February 3, 2021 |10:30am ET
|Philip Phillips (University of Illinois Urbana-Champaign)
Title: Beyond BCS: An Exact Model for Superconductivity and Mottness
February 10, 2021 |10:30am ET
|Senthil Todadri (MIT)
Abstract: The strange metal regime is one of the most prominent features of the cuprate phase diagram but yet has remained amongst the most mysterious. Seemingly similar metallic behavior is seen in a few other metals. In this talk, I will discuss, in great generality, some properties of `strange metals’ in an ideal clean system. I will discuss general constraints on the emergent low energy symmetries of any such strange metal. These constraints may be viewed as a generalization of the Luttinger theorem of ordinary Fermi liquids. Many, if not all, non-Fermi liquids will have the same realization of emergent symmetry as a Fermi liquid (even though they could have very different dynamics). Such phases – dubbed ersatz Fermi liquids – share some (but not all) universal properties with Fermi liquids. I will discuss the implications for understanding the strange metal physics observed in experiments . Combined with a few experimental observations, I will show that these general model-independent considerations lead to concrete predictions about a class of strange metals. The most striking of these is a divergent susceptibility of an observable that has the same symmetries as the loop current order parameter.
April 1, 2021 |9:00am ET
|Naoto Nagaosa (University of Tokyo)
Title: Applied physics of high-Tc theories
Abstract: Since the discovery of high temperature superconductors in cuprates in 1986, many theoretical ideas have been proposed which have enriched condensed matter theory. Especially, the resonating valence bond (RVB) state for (doped) spin liquids is one of the most fruitful idea. In this talk, I would like to describe the development of RVB idea to broader class of materials, especially more conventional magnets. It is related to the noncollinear spin structures with spin chirality and associated quantal Berry phase applied to many phenomena and spintronics applications. It includes the (quantum) anomalous Hall effect, spin Hall effect, topological insulator, multiferroics, various topological spin textures, e.g., skyrmions, and nonlinear optics. I will show that even though the phenomena are extensive, the basic idea is rather simple and common in all of these topics.
April 22, 2021 |10:30am ET
|Dung-Hai Lee (UC Berkeley)
Abstract: In this talk, we generalize Witten’s non-abelian bosonization in $(1+1)$-D to two and three spatial dimensions. Our theory applies to fermions with relativistic dispersion. The bosonized theories are non-linear sigma models with level-1 Wess-Zumino-Witten terms. As applications, we apply the bosonization results to the $SU(2)$ gauge theory of the $\pi$ flux mean-field theory of half-filled Hubbard model, critical spin liquids of “bipartite-Mott insulators” in 1,2,3 spatial dimensions, and twisted bilayer graphene.
May 12, 2021 |10:30am ET
|André-Marie Tremblay (Université de Sherbrooke)
Abstract: Many features of the cuprate phase diagram are a challenge for the usual tools of solid state physics. I will show how a perspective that takes into account both the localized and delocalized aspects of conduction electrons can explain, at least qualitatively, many of these features. More specifically, I will show that the work of several groups using cluster extensions of dynamical mean-field theory sheds light on the pseudogap, on the quantum-critical point and on d-wave superconductivity. I will argue that the charge transfer gap and oxygen hole content are the best indicators of strong superconductivity and that many observations are a signature of the influence of Mott physics away from half-filling. I will also briefly comment on what information theoretic measures tell us about this problem.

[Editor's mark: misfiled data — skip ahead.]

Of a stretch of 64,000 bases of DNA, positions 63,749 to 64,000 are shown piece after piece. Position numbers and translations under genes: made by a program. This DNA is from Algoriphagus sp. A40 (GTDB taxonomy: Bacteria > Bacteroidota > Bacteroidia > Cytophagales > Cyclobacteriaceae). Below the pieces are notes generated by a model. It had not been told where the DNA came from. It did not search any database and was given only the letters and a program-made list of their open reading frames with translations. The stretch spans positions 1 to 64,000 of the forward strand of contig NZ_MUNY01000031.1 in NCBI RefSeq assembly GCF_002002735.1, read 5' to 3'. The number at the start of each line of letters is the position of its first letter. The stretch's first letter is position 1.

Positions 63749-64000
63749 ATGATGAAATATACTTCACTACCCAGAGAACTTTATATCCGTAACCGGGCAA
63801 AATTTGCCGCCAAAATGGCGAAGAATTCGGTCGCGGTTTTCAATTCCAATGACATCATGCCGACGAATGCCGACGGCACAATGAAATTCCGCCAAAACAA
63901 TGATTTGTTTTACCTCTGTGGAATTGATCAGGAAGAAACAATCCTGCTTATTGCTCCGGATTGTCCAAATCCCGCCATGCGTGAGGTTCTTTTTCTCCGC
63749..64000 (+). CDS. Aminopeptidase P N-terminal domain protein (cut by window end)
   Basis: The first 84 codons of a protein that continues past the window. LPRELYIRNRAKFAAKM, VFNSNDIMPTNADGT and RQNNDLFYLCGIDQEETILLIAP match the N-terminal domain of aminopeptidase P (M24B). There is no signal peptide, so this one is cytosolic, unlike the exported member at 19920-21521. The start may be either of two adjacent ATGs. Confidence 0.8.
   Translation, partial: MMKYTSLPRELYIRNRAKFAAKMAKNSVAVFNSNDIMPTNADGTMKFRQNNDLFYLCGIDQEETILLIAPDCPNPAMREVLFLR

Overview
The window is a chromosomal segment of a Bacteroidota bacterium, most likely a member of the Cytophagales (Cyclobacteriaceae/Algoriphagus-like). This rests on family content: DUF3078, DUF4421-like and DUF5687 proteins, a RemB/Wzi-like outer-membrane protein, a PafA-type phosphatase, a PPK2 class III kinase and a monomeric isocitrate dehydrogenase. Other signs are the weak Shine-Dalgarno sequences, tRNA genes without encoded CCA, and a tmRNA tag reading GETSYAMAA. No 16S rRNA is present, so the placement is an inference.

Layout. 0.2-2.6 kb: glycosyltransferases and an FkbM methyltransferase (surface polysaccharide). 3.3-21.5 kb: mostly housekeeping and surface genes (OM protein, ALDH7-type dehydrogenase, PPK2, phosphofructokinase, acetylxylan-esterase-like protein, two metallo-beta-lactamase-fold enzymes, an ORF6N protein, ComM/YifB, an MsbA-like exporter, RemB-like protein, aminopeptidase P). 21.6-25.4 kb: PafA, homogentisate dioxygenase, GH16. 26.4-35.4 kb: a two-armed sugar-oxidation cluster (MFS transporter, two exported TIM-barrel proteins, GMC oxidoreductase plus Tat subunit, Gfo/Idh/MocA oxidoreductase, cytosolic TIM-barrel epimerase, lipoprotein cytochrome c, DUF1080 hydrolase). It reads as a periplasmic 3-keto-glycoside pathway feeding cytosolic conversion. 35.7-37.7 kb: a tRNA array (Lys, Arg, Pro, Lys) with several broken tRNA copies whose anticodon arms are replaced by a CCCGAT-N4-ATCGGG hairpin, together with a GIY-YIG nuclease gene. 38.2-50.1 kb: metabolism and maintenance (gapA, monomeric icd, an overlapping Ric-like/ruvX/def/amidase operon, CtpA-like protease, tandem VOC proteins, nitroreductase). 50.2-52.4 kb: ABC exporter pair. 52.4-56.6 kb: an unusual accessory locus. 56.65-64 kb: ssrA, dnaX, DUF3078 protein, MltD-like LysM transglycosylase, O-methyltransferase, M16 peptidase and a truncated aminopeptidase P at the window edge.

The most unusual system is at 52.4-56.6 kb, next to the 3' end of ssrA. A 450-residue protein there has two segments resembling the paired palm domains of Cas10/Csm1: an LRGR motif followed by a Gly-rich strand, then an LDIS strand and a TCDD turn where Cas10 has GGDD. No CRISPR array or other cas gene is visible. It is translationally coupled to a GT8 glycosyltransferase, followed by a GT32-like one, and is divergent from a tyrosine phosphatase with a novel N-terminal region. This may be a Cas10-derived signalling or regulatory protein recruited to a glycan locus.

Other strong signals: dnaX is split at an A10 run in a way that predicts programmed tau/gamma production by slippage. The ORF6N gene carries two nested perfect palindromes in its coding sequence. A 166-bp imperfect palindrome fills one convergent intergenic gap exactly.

August 11, 2021 |10:30am ET
|Piers Coleman (Rutgers)
Title: Order Fractionalization*
Abstract: I will discuss the interplay of spin fractionalization with broken
September 15, 2021 |10:30am ET
|Liang Fu (MIT)
Abstract: I will present a new mechanism and an exact theory of electron pairing due to repulsive interaction in doped insulators. When the kinetic energy is small, the dynamics of adjacent electrons on the lattice is strongly correlated. By developing a controlled kinetic energy expansion, I will show that two doped charges can attract and form a bound state, despite and because of the underlying repulsion. This attraction by repulsion is enabled by the virtual excitation of a third electron in the filled band. This three-particle pairing mechanism leads to a variety of novel phenomena at finite doping, including spin-triplet superconductivity, pair density wave, BCS-BEC crossover and Feshbach resonance involving “trimers”. Possible realizations in moire materials, ZrNCl and WTe2 will be discussed.
 V. Crepel and L. Fu, Science Advances 7, eabh2233 (2021)
September 29, 2021 |11:30am ET (special time)
|Nai Phuan Ong (Princeton University)
Title:.Abstract: The layered honeycomb magnet alpha-RuCl3 orders below 7 K in a zigzag phase in zero field. An in-plane magnetic field H||a suppresses the zigzag order at 7 Tesla, leaving a spin-disordered phase widely believed to be a quantum spin liquid (QSL) that extends to ~12 T. We have observed oscillations in the longitudinal thermal conductivity Kxx vs. H from 0.4 to 4 K. The oscillations are periodic in 1/H (with a break-in-slope at 7 T). The amplitude function is maximal in the QSL phase (7 –11.5 T). I will describe a benchmark for crystalline disorder, the reproducibility and intrinsic nature of the oscillations, and discuss implications for the QSL state. I will also show detailed data on the thermal Hall conductivity Kxy measured from 0.4 K to 10 K and comment on recent half-quantization results.*Czajka et al., Nature Physics 17, 915 (2021).Collaborators: Czajka, Gao, Hirschberger, Lampen Kelley, Banerjee, Yan, Mandrus and Nagler.
Date TBA |10:30am ET
|Suchitra Sebastian (University of Cambridge)
Date TBA |10:30am ET
|Jenny Hoffman (Harvard University)